Is it Safe to Weld a Fuel Tank? – All You Need To Know


If you are welding, you want to ensure proper safety protocols, no matter what type of item you are working on.

Understanding safety measures when it comes to welding fuel tanks are even more important with the added element of a flammable substance.

Is it safe to weld a fuel tank? Welding a fuel tank can be an extremely dangerous task. Even if the tank is empty, there may still be leftover fuel vapors that can easily ignite, causing fires or explosions. Understanding the different components at play when welding a fuel tank, and taking necessary precautions is the only way to weld a fuel tank safely.

There are many considerations to be made, and you will want to ensure you have done your research first.

But if you are a confident welder with a lot of experience, there are precautions to make to allow you to complete your welding of a fuel tank safely.

Why Welding a Fuel Tank is Dangerous

The main concern with welding a fuel tank lies in the risk of combustion or fire.

The vapors from the gas can easily ignite at any time while you are welding a tank that has housed any type of fuel at any point.

Whether you are working with a large, stand-alone fuel tank or a vehicle fuel tank – many of the concerns remain the same.

Weld a Fuel Tank

The constant flying sparks, while you are welding, is the primary concern for interaction with any residual fuel left in the tank.

Those sparks may seem small and harmless, but they stay surprisingly hot even as they fly through the air.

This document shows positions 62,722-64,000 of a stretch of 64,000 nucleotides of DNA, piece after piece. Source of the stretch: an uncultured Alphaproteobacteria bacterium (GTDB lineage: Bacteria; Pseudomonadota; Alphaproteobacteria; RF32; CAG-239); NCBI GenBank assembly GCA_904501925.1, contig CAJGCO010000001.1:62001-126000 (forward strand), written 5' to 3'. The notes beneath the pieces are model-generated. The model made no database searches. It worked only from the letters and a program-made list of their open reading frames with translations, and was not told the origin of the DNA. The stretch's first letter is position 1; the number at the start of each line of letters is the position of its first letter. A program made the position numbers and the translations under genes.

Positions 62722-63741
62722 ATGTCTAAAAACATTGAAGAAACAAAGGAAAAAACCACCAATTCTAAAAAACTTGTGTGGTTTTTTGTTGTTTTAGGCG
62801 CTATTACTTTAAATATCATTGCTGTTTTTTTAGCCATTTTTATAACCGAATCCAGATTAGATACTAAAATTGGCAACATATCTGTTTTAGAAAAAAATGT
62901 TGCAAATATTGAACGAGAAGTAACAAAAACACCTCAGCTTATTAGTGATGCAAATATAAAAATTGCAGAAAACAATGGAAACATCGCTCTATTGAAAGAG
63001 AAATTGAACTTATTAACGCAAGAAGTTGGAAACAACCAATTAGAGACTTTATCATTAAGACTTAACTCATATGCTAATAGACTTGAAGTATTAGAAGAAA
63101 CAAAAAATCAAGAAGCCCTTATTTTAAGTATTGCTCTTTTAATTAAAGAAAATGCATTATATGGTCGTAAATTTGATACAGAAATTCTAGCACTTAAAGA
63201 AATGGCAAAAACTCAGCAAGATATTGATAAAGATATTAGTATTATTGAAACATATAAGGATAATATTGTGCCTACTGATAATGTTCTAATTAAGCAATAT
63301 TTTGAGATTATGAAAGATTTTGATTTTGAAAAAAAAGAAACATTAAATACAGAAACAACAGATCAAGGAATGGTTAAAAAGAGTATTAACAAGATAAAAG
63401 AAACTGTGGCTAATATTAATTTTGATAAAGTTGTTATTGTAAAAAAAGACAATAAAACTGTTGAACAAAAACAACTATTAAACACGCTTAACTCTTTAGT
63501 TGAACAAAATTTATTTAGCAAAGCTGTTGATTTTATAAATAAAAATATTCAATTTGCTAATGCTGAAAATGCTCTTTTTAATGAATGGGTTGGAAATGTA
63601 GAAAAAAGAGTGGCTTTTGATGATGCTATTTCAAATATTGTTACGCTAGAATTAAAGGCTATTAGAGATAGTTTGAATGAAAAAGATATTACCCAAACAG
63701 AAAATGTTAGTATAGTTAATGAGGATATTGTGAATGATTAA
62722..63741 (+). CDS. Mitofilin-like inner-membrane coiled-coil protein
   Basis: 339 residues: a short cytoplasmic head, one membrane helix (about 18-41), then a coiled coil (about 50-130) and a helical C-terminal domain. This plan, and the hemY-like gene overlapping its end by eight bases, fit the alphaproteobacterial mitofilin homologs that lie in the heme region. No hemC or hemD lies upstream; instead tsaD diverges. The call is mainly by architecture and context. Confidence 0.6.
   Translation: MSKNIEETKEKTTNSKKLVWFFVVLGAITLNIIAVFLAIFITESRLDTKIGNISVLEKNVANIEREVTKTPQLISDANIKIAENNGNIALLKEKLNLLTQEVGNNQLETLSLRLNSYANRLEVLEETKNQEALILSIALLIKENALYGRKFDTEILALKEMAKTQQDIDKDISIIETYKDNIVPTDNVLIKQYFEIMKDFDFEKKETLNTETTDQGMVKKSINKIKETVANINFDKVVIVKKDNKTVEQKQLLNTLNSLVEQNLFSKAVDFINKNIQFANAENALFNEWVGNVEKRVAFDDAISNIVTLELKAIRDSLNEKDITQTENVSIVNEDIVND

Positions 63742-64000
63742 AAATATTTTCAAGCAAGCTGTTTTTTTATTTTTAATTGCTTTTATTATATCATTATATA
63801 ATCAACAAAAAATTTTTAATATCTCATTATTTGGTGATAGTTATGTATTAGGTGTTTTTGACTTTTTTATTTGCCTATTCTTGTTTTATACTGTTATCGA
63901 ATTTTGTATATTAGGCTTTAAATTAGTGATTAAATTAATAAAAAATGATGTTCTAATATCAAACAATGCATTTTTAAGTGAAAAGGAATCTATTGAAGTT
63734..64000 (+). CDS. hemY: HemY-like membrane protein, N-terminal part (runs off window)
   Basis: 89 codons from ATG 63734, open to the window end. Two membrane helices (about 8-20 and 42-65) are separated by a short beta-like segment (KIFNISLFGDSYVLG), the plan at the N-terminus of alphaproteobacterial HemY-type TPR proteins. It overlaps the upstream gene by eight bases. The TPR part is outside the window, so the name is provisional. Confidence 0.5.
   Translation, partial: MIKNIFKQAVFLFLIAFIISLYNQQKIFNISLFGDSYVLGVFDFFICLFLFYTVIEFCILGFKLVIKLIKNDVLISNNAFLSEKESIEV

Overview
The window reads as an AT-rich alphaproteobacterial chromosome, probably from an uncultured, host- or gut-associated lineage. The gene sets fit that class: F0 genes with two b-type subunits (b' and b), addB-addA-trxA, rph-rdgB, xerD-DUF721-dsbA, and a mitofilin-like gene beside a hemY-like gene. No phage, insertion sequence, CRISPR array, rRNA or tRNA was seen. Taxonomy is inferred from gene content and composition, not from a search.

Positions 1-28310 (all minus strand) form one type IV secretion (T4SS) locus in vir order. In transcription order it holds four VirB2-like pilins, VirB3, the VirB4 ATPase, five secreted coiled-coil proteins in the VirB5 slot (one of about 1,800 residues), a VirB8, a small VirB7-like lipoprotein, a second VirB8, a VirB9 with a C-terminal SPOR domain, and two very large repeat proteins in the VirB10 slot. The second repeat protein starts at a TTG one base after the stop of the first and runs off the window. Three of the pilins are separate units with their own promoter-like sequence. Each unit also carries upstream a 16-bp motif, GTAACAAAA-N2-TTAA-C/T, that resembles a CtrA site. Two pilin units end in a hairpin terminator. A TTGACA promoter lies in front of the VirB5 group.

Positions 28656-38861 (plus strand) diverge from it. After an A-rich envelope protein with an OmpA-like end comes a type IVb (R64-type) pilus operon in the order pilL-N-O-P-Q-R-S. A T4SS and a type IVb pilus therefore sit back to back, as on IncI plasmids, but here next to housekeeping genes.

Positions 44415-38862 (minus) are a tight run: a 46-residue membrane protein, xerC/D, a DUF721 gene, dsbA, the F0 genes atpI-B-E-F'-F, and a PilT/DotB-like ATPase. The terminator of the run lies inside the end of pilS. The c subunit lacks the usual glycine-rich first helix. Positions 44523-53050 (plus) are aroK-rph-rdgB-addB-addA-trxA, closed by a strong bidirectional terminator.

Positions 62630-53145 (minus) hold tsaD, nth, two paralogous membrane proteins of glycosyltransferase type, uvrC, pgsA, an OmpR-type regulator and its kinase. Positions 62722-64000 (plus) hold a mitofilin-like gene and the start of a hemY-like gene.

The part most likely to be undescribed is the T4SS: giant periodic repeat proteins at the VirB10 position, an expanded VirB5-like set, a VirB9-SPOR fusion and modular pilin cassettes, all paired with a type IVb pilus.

According to the American Welding Society Safety and Healthy Fact Sheet, flying sparks, molten metal, and spatter are the leading causes of fires and explosions in welding. From the work area, those little particles can travel up to 35 feet.

Not only can they travel a far distance, but they can also get lodged in different areas without you even knowing. For example, they easily get stuck in:

  • Clothing
  • Pipe holes
  • Cracks or crevices
  • Pipe holes

If a spark has lodged itself in any of these areas while gas is present, it can easily cause a fire. Any type of welding in an area that gas of any type is or was present is going to be a fire and safety hazard.

The other main concern over welding a fuel tank is the process being used for the welding itself.

If MIG (Metal Insert Gas) or TIG (Tungsten Insert Gas) are being used, there is even a risk of suffocation while inside the fuel tank if there is a presence of argon gas.

Both MIG and TIG commonly use argon gas or a mixture that includes argon as a shielding gas.

Mixtures of argon containing oxygen and carbon dioxide or helium are not considered dangerous to your health. However, they are considered asphyxiants.

Because of the added asphyxiation risk, welding inside of a larger fuel tank can be hazardous.

While there is still a threat posed for smaller, vehicle fuel tanks and any mixtures of argon gas, it is far more dangerous when working in larger tanks where airflow could be compromised.

Therefore, without proper ventilation, equipment, and precautions, if argon is present inside the fuel tank, it can cause suffocation.

Because argon and other gases used as shielding gas are scentless and cannot be seen, they are a danger that often time will go undetected if proper safety precautions are not put in place.